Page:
Okay, so the title may be a bit misleading for all of you that clicked hoping to get some sort of in-depth break down on the Pitch F/X of Danny Duffy’s curveball (for that, you’ll need to go here) but there will be none of that here. Sorry.
Since the Royals traded Zack Greinke there’s been a hole at the top of the rotation that is in sincere need to be filled. It’s much of the reason that the team and fans alike spent this offseason with their sights site on acquiring, in any way possible, a “front line” starter to both take the pressure of the rest of the rotation, and the bullpen.
But with the guy currently sitting at the top of the 5-man being so enigmatic and inconsistent, there’s an opening for that one pitcher that can give a dominating performance and beat an opposing team on his own. And, do so more than once every five or six starts.
This void isn’t unique throughout the game, however. Much of baseball is looking for that true “ace” starter, even though there are probably only 10 of them in the whole game. But, even though teams are able to slug their way to championships, having those few elite level starters with swing-and-miss stuff is the first real step to considering a team a true contender.
The Royals have had trouble finding those guys for much of the past decade or more. Greinke was one (9 fWAR pitchers, no matter what you think of the guy, don’t grow on trees) and Kevin Appier was another, but who have the other elite starters been?
In the first offseason of the Dayton Moore era Gil Meche was signed – possibly overpaid – because there was a need for the type of pitcher that could take over games. Free agency lends itself to overpaying for any player, especially pitchers, so the Royals took a chance on a guy that could do just that: take over games.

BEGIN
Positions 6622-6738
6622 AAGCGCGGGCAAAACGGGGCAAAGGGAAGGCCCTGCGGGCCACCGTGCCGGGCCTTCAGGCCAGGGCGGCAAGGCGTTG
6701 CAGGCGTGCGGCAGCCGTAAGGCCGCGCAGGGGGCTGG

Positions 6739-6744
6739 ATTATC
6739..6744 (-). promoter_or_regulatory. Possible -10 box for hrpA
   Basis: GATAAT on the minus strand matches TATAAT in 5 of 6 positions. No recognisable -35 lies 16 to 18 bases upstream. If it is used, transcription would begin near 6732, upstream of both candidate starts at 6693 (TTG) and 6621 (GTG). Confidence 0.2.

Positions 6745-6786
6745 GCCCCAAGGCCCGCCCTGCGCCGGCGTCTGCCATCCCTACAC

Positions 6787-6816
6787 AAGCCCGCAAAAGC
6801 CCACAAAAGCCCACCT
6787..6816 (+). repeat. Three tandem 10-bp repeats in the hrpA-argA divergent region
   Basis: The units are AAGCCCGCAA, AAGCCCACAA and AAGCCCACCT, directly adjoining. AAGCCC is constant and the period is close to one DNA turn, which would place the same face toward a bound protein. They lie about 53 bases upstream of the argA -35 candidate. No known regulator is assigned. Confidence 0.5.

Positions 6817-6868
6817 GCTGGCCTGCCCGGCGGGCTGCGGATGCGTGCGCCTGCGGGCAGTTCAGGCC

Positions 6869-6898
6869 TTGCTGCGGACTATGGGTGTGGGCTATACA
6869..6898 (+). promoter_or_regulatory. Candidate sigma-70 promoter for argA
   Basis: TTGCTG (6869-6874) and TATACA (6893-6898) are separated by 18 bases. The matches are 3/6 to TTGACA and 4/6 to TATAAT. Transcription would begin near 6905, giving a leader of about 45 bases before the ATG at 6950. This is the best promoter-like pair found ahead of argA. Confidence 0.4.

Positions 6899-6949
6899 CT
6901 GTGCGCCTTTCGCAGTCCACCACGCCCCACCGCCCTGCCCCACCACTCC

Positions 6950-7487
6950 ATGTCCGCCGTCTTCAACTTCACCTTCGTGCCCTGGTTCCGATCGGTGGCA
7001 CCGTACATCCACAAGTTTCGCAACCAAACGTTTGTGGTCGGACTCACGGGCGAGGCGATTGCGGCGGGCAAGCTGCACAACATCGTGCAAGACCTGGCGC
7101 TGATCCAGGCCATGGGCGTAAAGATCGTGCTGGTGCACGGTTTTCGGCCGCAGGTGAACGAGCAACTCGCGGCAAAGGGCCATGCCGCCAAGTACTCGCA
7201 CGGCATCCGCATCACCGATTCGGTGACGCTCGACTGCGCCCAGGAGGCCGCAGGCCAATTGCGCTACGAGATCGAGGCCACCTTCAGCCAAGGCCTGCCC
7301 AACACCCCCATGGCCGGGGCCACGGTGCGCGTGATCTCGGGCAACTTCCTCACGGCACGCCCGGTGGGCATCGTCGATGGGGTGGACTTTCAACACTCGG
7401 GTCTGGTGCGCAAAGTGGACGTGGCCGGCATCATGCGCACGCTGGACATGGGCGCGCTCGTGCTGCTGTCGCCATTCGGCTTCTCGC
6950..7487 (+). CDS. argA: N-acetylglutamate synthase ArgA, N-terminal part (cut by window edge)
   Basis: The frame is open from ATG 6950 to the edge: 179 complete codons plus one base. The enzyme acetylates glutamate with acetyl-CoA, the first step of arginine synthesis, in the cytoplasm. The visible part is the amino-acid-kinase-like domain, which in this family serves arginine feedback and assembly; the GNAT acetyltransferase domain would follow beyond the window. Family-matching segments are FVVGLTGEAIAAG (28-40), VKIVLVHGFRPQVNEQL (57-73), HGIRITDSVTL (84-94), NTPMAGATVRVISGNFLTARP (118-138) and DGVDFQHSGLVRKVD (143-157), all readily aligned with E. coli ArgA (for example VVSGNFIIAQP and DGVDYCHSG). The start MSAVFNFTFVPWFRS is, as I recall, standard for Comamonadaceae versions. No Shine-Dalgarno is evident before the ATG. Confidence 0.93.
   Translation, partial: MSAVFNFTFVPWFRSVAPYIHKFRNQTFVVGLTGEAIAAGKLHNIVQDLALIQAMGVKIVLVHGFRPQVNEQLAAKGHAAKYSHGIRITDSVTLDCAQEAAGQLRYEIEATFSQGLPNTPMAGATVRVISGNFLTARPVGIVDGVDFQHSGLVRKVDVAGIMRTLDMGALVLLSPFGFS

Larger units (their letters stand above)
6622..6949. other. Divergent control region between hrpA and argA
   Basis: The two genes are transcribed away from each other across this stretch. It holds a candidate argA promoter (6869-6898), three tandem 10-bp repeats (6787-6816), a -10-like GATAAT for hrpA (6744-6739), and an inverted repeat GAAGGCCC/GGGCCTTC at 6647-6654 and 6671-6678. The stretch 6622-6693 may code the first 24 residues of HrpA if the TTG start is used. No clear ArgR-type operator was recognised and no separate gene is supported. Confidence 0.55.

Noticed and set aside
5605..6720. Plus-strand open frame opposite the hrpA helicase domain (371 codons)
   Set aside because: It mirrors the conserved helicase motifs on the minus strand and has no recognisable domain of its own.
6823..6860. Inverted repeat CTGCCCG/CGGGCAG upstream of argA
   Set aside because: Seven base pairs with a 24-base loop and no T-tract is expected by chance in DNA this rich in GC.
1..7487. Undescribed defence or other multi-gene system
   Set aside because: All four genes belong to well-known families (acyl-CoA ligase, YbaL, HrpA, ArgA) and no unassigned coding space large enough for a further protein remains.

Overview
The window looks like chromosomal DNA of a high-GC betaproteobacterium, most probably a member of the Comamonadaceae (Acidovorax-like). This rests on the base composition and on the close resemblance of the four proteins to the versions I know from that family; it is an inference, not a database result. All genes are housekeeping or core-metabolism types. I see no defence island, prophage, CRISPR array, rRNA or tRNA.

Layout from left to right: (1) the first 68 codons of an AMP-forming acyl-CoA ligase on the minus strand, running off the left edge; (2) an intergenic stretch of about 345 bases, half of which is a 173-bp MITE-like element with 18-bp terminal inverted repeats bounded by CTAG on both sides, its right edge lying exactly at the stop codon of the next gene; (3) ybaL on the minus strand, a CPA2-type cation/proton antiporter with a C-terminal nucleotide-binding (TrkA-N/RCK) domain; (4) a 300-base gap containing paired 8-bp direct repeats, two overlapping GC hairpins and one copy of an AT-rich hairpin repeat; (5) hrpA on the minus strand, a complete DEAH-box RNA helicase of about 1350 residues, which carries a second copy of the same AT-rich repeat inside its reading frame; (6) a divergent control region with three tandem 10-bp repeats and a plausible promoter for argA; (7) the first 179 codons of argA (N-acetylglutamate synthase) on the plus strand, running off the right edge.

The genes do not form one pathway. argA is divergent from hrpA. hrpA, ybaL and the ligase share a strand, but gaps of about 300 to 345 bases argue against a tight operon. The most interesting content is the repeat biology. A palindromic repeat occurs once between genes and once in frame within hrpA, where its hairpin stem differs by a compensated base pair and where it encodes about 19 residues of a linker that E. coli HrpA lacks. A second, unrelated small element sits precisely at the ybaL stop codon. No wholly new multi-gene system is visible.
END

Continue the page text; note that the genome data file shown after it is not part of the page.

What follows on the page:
Whether you think the money given to Meche was a good decision or not, there is no arguing that, when healthly, the Greinke and Meche combo was a pretty darned good one; there was always a chance that they would deliver a performance that could silence the opposing offense.
Now, at this point, the Royals don’t really have that.
Felipe Paulino would seem to have the most potential to fill the role for the 2012 season, but a career spent underachieving despite quality peripheral numbers leaves (still) a lot more question marks about his future production. He may have the most potential to fill that role in the coming season, but he’s probably not the surest bet.
Hochevar is the guy at the top that threw an 80-pitch complete game, and had a 13-strikeout complete game at one time, but now he seems more the type to pencil in for a given 4 runs allowed or more each night, and less like the guy that accomplished either of those two feats.
That leaves Danny Duffy as the only other contender for the starting rotation with either the talent (sorry Bruce Chen fans) or the repertoire (sorry Aaron Crow fans) or the experience (sorry Mike Montgomery fans) to have the legitimate chance of being that guy.
Now, I love me some Danny Duffy. While writing for another website a couple of years ago, I was blasted for sticking up for him when he decided to leave baseball. There’s always been a part of him (and in some ways Zack Greinke) that I thought I could identify with. And let’s be honest, having those sorts of personal connections is what being a fan is all about.
So, I may be just a tad bias in my assessment of Duffy and his prospects for the coming season and beyond, but let’s not all forget what the new #23 has that sets him apart from the other pitchers in the Royals rotation for the coming year: his curveball.
Too much of the Royals rotation is made up of “pitch-to-contact” guys – a completely flawed strategy – with not a lot of swing-and-miss capability aside from Paulino and Jonathan Sanchez. But the problem with either one of those two is an incredibly high BABIP for Paulino (.340 for his career) and a lack of command for Sanchez that greatly diminishes his overall value.
With Duffy’s combination of peak mid-90s fastball and curveball from the left side, his ceiling for 2012 is greater than any other pitcher currently slated for the rotation. And even though he had trouble early in games last season because of some control issues, turning him loose and allowing him to find his way with his stuff is still a better method of development than putting the reigns on him and having him focus on getting contact to “use his defense”.
Royals fans should hope the same development steps that were taken to lessen the effectiveness of Hochevar’s stuff aren’t taken to do the same to Duffy’s. He may not ever be a true No.1 starter in the major leagues, but for the 2012 Royals, he does of the potential to be just that.